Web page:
CINCINNATI - Procter & Gamble CEO David Taylor asked office employees on Thursday – including roughly 10,000 in Cincinnati – to try to work from home for the rest of March in a bid to keep employees safe from the coronavirus outbreak.
“Social distancing is a key practice to contain COVID-19. Therefore, we are asking all NA (North American) employees who are able to do so to collaborate with your managers on a plan to work from home through the end of March,” Taylor said in a letter to employees obtained by The Enquirer.
According to our media partners at the Cincinnati Enquirer, for factory and distribution center workers, P&G said it is taking “preventive measures” to keep facilities operating safely “while effectively delivering the business need to serve our consumers and customers.”
The company operates 24 U.S. factories and 85 others in 37 countries, including China where the outbreak started in December.
P&G officials said Thursday the company hasn't had a confirmed case of illness or infection among its 97,000 employees worldwide. They did not say what steps they will take in the event an employee falls ill.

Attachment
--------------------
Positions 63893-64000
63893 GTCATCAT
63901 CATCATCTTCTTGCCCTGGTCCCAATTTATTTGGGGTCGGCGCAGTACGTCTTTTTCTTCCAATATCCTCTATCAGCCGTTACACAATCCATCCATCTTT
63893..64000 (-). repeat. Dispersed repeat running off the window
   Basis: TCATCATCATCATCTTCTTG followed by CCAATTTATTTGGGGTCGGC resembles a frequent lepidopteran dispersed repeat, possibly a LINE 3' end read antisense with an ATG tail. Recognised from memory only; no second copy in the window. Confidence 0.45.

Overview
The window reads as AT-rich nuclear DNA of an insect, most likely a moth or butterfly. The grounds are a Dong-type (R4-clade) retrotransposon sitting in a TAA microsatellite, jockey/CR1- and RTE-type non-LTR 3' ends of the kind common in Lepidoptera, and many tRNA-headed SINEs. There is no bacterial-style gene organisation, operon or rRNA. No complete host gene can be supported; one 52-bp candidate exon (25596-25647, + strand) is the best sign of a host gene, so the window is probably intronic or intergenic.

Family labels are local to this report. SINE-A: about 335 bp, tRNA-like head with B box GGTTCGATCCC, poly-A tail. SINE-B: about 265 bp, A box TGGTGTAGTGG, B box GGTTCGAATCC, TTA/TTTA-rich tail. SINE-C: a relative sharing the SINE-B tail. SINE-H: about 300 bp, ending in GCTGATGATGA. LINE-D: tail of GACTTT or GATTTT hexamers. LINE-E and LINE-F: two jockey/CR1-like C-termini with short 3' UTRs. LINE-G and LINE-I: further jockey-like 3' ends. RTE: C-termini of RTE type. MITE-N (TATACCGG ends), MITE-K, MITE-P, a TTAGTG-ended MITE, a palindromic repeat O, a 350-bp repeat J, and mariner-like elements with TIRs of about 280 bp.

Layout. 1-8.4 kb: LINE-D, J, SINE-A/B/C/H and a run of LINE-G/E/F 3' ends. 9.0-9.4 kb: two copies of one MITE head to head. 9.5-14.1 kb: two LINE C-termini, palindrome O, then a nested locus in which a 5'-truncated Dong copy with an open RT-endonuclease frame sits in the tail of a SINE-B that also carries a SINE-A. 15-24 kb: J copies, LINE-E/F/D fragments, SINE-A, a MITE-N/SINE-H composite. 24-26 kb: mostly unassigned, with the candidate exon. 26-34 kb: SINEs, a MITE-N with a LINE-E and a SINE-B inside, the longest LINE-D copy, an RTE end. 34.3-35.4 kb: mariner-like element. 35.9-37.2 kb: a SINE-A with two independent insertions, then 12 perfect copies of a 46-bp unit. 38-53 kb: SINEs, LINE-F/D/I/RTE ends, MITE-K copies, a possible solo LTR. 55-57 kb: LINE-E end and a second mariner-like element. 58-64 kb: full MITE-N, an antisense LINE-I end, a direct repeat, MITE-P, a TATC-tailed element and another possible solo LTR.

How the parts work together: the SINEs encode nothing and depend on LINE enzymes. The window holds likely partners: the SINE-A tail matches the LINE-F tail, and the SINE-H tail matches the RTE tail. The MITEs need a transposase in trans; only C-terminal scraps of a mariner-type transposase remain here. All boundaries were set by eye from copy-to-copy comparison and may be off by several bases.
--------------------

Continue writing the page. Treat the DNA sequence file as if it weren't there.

Taylor's letter said the company was actively discouraging visitors and cutting back employee travel to "business- or time-critical." The company is also asking managers to postpone or cancel large internal meetings or town halls and to use technology for more web-based or telephone conferenced group communications.
Taylor urged any sick workers to stay home as well as workers who’ve been in contact with someone who is sick.
Company officials also said there has been no slowdown, disruption or shutdown of any of its dozens of factories around the world. In fact, operations at some has increased to meet an uptick in demand for certain household items, such as soaps, surface cleaners and paper towels.
P&G officials haven’t modified their financial projections and are cautious to note that while customers might be stockpiling more products at home, any increase in sales may not represent a permanent increase of demand.